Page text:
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    • H031990
    • By H031990 10th Oct 17, 5:27 PM
    • 6Posts
    • 6Thanks
    H031990
    Buyer tbreatening court
    • #1
    • 10th Oct 17, 5:27 PM
    Buyer tbreatening court 10th Oct 17 at 5:27 PM
    I'm just posting to see if anyone has a bit of advice really, we sold our house and completed on the 29th of Septemeber. On the 5th of October we received an email from the buyers solicitor saying that the back patio door would not open and that if we didn't get if fixed immediately they would he taking us to court to sue. Now we know for a fact that the doors were working on the day we moved out, as we had to have them both open for our removal company. We will not accept liability for this and today received the following "With regard to the patio door your client states this was in working order “prior to completion”. Our client checked the day after completion when she collected the keys and no one else had been in the property. We cannot see legal and factual the basis for your client’s denial of liability." Can anyone advice on next steps?
Page 1
    • Alderbank
    • By Alderbank 10th Oct 17, 5:30 PM
    • 95 Posts
    • 93 Thanks
    Alderbank
    • #2
    • 10th Oct 17, 5:30 PM
    • #2
    • 10th Oct 17, 5:30 PM
    Is the house in Scotland?
    • H031990
    • By H031990 10th Oct 17, 5:31 PM
    • 6 Posts
    • 6 Thanks
    H031990
    • #3
    • 10th Oct 17, 5:31 PM
    • #3
    • 10th Oct 17, 5:31 PM
    Nope England.
    • Grenage
    • By Grenage 10th Oct 17, 5:37 PM
    • 1,324 Posts
    • 1,254 Thanks
    Grenage
    • #4
    • 10th Oct 17, 5:37 PM
    • #4
    • 10th Oct 17, 5:37 PM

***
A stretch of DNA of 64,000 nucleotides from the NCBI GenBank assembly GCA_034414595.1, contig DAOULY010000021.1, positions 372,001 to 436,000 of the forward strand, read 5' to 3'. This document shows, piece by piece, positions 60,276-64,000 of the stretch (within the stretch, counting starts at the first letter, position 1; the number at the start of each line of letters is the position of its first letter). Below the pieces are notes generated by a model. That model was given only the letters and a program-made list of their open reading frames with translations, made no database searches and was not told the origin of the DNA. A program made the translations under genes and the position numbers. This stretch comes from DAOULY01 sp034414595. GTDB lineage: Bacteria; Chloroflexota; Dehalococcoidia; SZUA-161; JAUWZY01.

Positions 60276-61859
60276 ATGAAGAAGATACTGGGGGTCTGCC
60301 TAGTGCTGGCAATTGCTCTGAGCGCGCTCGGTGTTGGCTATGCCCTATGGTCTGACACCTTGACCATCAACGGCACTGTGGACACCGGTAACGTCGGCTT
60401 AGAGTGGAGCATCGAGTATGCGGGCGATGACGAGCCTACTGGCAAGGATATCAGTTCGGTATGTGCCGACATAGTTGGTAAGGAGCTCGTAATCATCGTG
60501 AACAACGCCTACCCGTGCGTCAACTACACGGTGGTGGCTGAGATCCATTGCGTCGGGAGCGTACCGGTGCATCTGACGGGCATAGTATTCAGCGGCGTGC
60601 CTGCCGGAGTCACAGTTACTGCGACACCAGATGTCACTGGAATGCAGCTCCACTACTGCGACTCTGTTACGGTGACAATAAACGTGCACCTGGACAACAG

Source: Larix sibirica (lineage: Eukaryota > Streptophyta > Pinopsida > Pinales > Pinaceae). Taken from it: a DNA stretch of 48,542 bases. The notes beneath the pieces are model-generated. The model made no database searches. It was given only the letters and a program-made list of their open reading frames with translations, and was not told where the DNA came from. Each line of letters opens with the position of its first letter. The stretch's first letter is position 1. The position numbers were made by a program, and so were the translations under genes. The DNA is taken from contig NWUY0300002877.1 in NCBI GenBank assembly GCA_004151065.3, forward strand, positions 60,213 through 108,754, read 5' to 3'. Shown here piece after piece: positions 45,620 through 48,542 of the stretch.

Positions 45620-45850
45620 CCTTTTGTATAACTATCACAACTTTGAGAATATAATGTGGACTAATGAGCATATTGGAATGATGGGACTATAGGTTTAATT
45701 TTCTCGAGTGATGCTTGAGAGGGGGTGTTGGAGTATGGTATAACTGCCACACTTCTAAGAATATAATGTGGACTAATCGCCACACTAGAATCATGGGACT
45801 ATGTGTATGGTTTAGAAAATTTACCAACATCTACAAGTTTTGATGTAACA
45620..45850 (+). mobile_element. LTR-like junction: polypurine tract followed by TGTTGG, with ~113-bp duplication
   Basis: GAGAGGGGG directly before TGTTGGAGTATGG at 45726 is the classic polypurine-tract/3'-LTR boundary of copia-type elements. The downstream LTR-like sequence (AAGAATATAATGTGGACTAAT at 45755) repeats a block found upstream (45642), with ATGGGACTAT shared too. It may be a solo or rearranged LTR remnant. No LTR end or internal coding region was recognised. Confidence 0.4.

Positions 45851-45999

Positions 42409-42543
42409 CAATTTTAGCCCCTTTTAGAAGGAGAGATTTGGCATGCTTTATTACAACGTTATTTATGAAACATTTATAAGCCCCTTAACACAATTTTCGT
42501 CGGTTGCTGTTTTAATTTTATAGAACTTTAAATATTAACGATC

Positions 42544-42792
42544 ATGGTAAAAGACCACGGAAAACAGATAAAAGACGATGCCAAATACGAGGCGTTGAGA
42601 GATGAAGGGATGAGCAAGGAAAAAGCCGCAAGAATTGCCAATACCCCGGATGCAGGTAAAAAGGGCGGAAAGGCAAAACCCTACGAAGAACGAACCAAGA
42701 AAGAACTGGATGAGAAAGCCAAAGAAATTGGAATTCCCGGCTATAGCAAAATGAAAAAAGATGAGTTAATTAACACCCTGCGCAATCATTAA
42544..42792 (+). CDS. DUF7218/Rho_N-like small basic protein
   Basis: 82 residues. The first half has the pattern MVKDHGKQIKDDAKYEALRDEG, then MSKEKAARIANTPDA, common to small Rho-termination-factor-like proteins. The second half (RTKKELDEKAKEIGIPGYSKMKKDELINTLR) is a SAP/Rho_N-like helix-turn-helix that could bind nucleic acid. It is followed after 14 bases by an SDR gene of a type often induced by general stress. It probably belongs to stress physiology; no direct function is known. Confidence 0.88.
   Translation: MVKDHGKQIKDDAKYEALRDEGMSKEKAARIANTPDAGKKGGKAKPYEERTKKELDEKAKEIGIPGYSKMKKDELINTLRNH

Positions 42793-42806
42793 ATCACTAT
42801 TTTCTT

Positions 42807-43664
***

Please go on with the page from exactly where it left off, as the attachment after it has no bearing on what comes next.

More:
Ignore the letter, they're trying their luck and have !!!!!! all chance.
    • H031990
    • By H031990 10th Oct 17, 5:42 PM
    • 6 Posts
    • 6 Thanks
    H031990
    • #5
    • 10th Oct 17, 5:42 PM
    • #5
    • 10th Oct 17, 5:42 PM
    Really? Do they have a leg to stand on to take us to court? It's more frustrating knowing that the doors were fine. I know they weren't happy at how much they paid - 5k under asking price - but we declined their many silly offers. They also told us that the house was for them to live when they viewed and we had a chat with them. They said the house would be lovely for their daughter. The house is now on rightmove as a rental.
    • Grenage
    • By Grenage 10th Oct 17, 5:44 PM
    • 1,324 Posts
    • 1,254 Thanks
    Grenage
    • #6
    • 10th Oct 17, 5:44 PM
    • #6
    • 10th Oct 17, 5:44 PM
    Even if the doors were broken, it's sold as seen. Unless you've filled out a form saying that the patio doors were not broken, it really doesn't matter.

    Buyer beware!
    • gax23
    • By gax23 10th Oct 17, 5:45 PM
    • 203 Posts
    • 77 Thanks
    gax23
    • #7
    • 10th Oct 17, 5:45 PM
    • #7
    • 10th Oct 17, 5:45 PM
    Caveat emptor.

    None of your business or responsibility what happens after the sale’s done. Tell them to claim on the buildings insurance they should have had in place since exchange.

    Actually, scrap that. I wouldn’t even waste my time replying to them.
    • Slinky
    • By Slinky 10th Oct 17, 5:49 PM
    • 4,757 Posts
    • 20,756 Thanks
    Slinky
    • #8
    • 10th Oct 17, 5:49 PM
    • #8
    • 10th Oct 17, 5:49 PM
    Are they standard patio doors? I only ask as the ones on the house we've just bought are slide and tilt. There's a knack to opening them and you have to be quite 'assertive' otherwise you can't get the slide mechanism to engage, if you're a bit too cautious, you can only get it to tilt.
    • H031990
    • By H031990 10th Oct 17, 5:57 PM
    • 6 Posts
    • 6 Thanks
    H031990
    • #9
    • 10th Oct 17, 5:57 PM
    • #9
    • 10th Oct 17, 5:57 PM
    Thanks for the replies. They're actually French doors
    • Slinky
    • By Slinky 10th Oct 17, 6:08 PM
    • 4,757 Posts
    • 20,756 Thanks
    Slinky
    Do they have the handles where you have to lift the handle to engage the bolts before turning the key to lock? If they're not used to this sort of door that could be the problem.